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How To Deal With Travel Anxiety

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Allianz - lady with anxiety

Richard Lucas had flown hundreds of times, beginning when he was just a year old. Being on a plane never bothered him — until, one day, it did. Just before a planned trip, Lucas suffered a severe anxiety attack. He called the airline and postponed the flight to the morning. In the morning, he postponed it again. In the end, he didn’t go — and the fare was nonrefundable. “I just lost it all,” he says, “because my anxiety prevented me from going.”

Yet Lucas refused to let his anxiety diagnosis stop him from traveling all over the world. “I can’t do it the way I used to. But I can do it,” he says. We spoke with him about his best strategies and tips for dealing with travel anxiety.

One important note: traveling with anxiety isn’t the same thing as flight anxiety, or fear of flying, although they may overlap. We have some tips for dealing with flight anxiety here.

Don’t hesitate to ask for accommodations.

Lucas requests priority security screening and priority boarding, every time he flies. Early boarding helps him stay calm, he explains, because standing in line in the jet bridge is intensely stressful for him. It’s a simple request: He just asks for priority boarding at check-in, and “80 percent of the time,” he says, the airline is happy to grant his request.

You can also do small things to make travel situations more bearable. Lucas listens to music through headphones when he’s waiting in long security lines. If flying makes you anxious, try downloading a guided meditation to help refocus your thoughts.

Advocate for yourself and others.

Recently, Lucas was checking into a flight from San Francisco to Washington D.C. When he requested priority boarding, the airline’s customer service agent looked him up and down. “Well, what’s wrong with you?” she said.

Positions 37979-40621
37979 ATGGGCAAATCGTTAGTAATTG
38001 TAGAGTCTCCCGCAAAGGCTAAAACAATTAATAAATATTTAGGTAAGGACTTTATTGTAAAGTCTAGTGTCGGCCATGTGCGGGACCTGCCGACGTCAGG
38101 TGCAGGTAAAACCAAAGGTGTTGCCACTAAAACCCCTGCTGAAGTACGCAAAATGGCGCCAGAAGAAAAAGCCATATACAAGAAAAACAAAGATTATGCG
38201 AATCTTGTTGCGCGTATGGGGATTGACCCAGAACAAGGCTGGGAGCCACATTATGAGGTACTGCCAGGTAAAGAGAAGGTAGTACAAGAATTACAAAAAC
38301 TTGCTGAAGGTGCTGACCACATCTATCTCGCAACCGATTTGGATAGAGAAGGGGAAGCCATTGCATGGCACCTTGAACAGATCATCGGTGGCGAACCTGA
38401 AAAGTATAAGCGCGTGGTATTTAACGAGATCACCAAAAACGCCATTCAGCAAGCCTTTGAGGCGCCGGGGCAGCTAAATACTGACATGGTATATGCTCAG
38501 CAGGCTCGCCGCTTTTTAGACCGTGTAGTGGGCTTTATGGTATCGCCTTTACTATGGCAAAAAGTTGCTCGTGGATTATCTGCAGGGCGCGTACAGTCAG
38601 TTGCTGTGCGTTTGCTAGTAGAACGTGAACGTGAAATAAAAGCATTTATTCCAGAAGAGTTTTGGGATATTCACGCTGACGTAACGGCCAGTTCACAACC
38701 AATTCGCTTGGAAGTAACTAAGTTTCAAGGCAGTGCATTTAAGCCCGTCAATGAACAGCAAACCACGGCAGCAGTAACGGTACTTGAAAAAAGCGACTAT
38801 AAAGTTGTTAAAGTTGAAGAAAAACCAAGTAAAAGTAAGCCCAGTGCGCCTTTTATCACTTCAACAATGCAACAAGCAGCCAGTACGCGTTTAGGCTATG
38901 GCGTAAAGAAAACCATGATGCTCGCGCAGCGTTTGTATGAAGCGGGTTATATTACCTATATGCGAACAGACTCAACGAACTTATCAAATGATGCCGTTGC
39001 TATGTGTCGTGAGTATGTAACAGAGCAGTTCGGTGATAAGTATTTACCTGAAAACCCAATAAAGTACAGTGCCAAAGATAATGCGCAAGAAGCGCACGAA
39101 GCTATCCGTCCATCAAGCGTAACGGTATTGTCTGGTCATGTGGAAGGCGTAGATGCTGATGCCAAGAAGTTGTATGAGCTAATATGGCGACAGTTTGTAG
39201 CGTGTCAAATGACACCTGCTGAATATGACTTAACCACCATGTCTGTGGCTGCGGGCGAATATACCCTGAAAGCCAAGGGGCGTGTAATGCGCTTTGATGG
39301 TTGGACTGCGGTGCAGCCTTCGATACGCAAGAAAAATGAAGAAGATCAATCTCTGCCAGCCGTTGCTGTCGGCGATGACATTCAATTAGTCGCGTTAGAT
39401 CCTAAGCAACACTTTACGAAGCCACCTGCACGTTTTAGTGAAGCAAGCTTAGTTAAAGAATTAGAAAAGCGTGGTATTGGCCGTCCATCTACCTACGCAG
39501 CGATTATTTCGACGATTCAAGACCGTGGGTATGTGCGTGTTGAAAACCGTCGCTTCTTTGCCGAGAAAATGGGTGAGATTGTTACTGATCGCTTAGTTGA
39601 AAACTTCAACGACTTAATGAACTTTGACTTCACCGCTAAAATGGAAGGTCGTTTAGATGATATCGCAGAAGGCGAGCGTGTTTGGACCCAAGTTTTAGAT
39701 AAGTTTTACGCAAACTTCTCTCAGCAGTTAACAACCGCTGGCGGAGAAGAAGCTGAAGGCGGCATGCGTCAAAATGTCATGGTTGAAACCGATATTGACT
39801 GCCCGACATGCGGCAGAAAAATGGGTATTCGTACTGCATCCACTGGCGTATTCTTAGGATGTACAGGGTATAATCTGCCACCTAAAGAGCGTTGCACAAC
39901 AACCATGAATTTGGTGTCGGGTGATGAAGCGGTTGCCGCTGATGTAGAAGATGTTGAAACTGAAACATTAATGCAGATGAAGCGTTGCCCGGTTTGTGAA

“I have anxiety disorder,” Lucas replied. The airline agent said, “That doesn’t count.”

He could have blown up, or walked away. Instead, he calmly said, “I’m just going to stand here for 30 seconds and let you think about what you just said to me.” It worked. The agent apologized.

Another time, a woman on Lucas’s plane was suffering an anxiety attack and he heard flight attendants making fun of her at the back of the plane. “Ah, just take her some more vodka,” one said dismissively. Dismayed by their lack of empathy, Lucas later wrote to the airline’s CEO to report what he had seen. He has advocated for people with anxiety in the media, too; one first-person piece he wrote was featured on CNN’s homepage.

Focus on what reassures you.

Lucas’s anxiety manifests with chest pain, and so one small reassurance, for him, is knowing there’s an automatic external defibrillator on board the airplane. When he boards, he makes a point of noticing where the AED is. He tells himself that if something does happen to his heart, he’s as close to an AED as he’ll ever be. “Just little things like that can help,” he says.

Don’t hesitate to use anti-anxiety medication.

Many people who experience travel anxiety hold off on taking prescribed medication, Lucas has observed. Maybe they’re embarrassed, or maybe they want to prove to themselves that they don’t really need it. Either way, this is the wrong approach. If your medication helps you overcome anxiety, go ahead and take it, he says. Don’t wait until you feel symptoms coming on. And be sure to keep in your carry-on, where it can be easily reached, along with your prescription — “just to eliminate any potential anxiety about not having it,” Lucas says.

Keep picturing your end goal.

When you’re enduring a long, stressful trip It’s easy to feel trapped by your circumstances. Remember that the situation is temporary. Try, instead, to focus on your ultimate goal, Lucas says: “Always envision the end, which is the airplane landing, or the end of the security line.”
And after that, keep picturing your destination. What are you most looking forward to: Dipping your toes in the Mediterranean? Sampling a pastry on the Champs-Elysees? Or just hugging an old friend? You’ll get there. Just hang on.

Richmond-based travel writer Muriel Barrett has a terrible sense of direction, and has spent many happy hours getting lost in Barcelona, Venice and Jerusalem. Her favorite travel memories all involve wildlife: watching sea turtles nest in Costa Rica, kayaking with seals in Vancouver and meeting a pink tarantula in Martinique.

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Mar 27, 2017